Unfortunately, I suspect the zombified corpse of the current higher education racket will lumber along, taking down the hopes and crushing the lives of millions of more young adults, and adding to the crushing level of overall debt in our society, and hasten the ultimate collapse of our educational/medical/military/financial/industrial complex.

    The sooner the better, before the collapse risks becoming an extinction level event.

  2. Indeed so, a degree is merely a "work chit" and a means of keeping lower income workers out of good jobs. In my case I am unable to be licensed in most states despite having taken the exact same series of seven exams for licensure. The reason? I went to school for four years instead of six. So without paying a tithe to the university-industrial complex, my career is hampered. And trust me, there is nothing that someone with a Masters can do that I cannot. Honest employers frankly admit that architecture school is useless, but the profession uses it as a drawbridge anyway.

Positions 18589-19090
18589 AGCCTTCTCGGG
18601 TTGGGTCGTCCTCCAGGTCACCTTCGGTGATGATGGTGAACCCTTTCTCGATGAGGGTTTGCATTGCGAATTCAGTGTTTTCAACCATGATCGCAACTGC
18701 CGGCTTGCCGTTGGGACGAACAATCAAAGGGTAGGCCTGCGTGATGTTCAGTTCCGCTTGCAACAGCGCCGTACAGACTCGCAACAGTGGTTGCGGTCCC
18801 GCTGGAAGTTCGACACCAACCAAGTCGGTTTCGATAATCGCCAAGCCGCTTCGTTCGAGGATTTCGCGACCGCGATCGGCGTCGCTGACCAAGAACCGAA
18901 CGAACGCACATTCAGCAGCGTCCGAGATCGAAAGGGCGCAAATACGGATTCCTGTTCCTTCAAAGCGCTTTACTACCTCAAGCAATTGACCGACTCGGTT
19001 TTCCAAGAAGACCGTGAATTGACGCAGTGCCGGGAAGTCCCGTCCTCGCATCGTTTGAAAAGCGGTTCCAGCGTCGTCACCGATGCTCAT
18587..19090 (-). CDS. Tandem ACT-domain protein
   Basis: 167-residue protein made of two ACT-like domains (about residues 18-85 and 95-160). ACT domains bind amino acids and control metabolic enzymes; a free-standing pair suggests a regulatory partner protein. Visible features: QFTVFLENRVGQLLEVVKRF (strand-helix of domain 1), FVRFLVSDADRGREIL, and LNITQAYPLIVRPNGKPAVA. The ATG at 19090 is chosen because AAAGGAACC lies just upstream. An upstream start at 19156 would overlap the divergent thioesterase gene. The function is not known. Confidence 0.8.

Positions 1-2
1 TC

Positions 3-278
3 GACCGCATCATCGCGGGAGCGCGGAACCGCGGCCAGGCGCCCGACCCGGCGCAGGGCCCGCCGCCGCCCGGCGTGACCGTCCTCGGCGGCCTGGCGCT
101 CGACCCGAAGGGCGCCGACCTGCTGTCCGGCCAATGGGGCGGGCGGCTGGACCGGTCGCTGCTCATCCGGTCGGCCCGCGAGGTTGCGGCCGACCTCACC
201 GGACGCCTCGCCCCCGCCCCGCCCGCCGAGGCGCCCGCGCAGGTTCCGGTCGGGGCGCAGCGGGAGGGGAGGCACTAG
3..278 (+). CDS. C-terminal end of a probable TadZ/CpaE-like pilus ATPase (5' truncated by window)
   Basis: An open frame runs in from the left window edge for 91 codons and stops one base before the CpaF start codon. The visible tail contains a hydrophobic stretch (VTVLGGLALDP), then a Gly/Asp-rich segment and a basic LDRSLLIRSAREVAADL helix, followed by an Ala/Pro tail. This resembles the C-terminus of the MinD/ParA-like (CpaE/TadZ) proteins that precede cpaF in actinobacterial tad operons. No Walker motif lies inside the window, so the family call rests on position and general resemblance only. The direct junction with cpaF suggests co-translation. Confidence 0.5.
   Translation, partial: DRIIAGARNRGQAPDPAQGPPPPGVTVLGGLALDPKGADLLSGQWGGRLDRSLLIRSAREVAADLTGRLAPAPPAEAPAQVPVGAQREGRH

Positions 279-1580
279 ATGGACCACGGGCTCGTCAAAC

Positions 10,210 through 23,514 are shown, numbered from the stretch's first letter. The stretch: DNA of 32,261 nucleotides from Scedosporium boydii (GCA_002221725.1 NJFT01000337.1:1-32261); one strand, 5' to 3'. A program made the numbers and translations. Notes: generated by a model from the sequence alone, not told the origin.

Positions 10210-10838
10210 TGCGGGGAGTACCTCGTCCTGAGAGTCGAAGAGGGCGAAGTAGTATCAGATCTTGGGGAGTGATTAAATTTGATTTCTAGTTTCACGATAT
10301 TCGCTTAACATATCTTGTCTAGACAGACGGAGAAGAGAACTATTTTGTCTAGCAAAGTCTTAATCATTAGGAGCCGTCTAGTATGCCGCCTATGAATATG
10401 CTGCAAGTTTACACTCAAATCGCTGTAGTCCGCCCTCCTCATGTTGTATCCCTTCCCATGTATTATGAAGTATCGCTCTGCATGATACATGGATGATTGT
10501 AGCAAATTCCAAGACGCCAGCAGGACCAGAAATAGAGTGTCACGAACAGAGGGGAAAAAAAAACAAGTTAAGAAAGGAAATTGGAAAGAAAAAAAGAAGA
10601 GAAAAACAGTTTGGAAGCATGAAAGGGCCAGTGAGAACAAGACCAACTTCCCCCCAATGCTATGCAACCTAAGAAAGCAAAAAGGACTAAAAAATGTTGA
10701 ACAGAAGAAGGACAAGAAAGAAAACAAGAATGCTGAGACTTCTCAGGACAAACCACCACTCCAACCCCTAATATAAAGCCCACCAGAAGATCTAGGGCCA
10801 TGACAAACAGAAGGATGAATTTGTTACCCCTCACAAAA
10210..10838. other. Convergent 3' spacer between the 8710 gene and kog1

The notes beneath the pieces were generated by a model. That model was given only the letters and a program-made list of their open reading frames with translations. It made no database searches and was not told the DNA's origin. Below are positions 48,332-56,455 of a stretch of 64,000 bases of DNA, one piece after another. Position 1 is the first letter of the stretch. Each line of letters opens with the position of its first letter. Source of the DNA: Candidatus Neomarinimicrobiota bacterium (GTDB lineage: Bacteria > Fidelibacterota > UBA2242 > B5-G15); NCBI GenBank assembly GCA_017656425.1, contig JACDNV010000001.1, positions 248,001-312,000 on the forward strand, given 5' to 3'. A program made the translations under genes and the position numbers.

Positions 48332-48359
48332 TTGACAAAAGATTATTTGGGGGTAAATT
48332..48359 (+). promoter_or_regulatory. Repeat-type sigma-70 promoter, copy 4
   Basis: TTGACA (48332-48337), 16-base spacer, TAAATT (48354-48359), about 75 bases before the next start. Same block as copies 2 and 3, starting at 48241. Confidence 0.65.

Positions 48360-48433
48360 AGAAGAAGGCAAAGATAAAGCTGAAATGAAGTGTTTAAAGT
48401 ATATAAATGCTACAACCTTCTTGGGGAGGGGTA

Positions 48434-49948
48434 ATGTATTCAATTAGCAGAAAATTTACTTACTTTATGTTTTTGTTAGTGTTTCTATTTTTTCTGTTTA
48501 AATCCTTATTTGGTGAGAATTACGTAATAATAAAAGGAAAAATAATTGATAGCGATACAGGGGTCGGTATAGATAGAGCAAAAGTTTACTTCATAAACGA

My friend works in computers and makes good money. So good he dropped out of school (like Bill Gates, et. al) Now, when he interviews for jobs, he is told he needs at least a bachelor's if not a master's for the type of jobs he's applying for. Not because he can't do the jobs, which interviewers admit he can, or because he doesn't have experience. No the just need to see that piece of paper or they won't talk to you. Fortunately for him, he can finish his degree mostly online from the college he dropped out of, a luxury I do not have. This is why I often point out that schools are there not to put people into professions, but to keep them out.

    See: Degree Inflation? Jobs That Newly Require B.A.’s As good jobs vanish, this is only going to get worse as people become more desperate for the few remaining decent wage jobs. People will pay anything to get them, and the employers and the schools (and the banks) know it.

    I wish I could be more excited about online education, and I think it's good for personal enrichment, but jobs will still go to those who can attend brick-and-mortar institutions, because they will be the ones with more time and familial wealth, and therefore status, and there will not be enough jobs to go around to make online degrees worthwhile.